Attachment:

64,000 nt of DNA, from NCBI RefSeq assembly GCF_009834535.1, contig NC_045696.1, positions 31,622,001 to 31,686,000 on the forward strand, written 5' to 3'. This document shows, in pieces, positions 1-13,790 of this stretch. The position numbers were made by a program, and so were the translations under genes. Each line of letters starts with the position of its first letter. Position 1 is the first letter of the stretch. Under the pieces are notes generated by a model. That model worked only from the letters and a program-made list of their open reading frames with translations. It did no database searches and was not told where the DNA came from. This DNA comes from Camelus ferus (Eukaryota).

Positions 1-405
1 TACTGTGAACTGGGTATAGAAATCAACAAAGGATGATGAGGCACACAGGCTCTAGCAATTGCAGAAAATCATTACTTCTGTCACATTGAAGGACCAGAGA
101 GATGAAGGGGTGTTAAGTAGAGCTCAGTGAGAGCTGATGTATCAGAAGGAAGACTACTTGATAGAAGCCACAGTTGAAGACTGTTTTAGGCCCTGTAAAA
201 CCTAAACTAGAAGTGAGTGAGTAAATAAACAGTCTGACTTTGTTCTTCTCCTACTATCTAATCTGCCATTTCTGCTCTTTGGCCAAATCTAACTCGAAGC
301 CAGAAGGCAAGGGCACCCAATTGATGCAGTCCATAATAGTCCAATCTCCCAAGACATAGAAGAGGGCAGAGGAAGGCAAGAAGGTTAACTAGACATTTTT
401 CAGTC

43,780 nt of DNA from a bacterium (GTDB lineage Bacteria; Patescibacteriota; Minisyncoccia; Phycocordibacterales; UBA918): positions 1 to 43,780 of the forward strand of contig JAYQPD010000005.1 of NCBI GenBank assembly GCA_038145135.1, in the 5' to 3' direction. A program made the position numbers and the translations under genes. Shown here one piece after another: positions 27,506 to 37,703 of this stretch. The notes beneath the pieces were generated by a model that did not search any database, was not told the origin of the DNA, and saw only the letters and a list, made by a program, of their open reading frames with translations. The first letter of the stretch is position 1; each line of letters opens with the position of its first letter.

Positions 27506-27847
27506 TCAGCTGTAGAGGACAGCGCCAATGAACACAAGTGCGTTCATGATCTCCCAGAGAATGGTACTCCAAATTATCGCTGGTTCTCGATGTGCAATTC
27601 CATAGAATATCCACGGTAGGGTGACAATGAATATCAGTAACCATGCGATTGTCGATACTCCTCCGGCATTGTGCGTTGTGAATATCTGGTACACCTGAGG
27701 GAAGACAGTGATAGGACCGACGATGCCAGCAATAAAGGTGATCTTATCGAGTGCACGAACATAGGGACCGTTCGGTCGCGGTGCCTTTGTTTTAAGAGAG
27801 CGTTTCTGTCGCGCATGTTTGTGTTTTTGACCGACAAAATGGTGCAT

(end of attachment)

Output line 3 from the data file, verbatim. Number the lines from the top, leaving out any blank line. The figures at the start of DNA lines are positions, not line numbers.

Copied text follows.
1 TACTGTGAACTGGGTATAGAAATCAACAAAGGATGATGAGGCACACAGGCTCTAGCAATTGCAGAAAATCATTACTTCTGTCACATTGAAGGACCAGAGA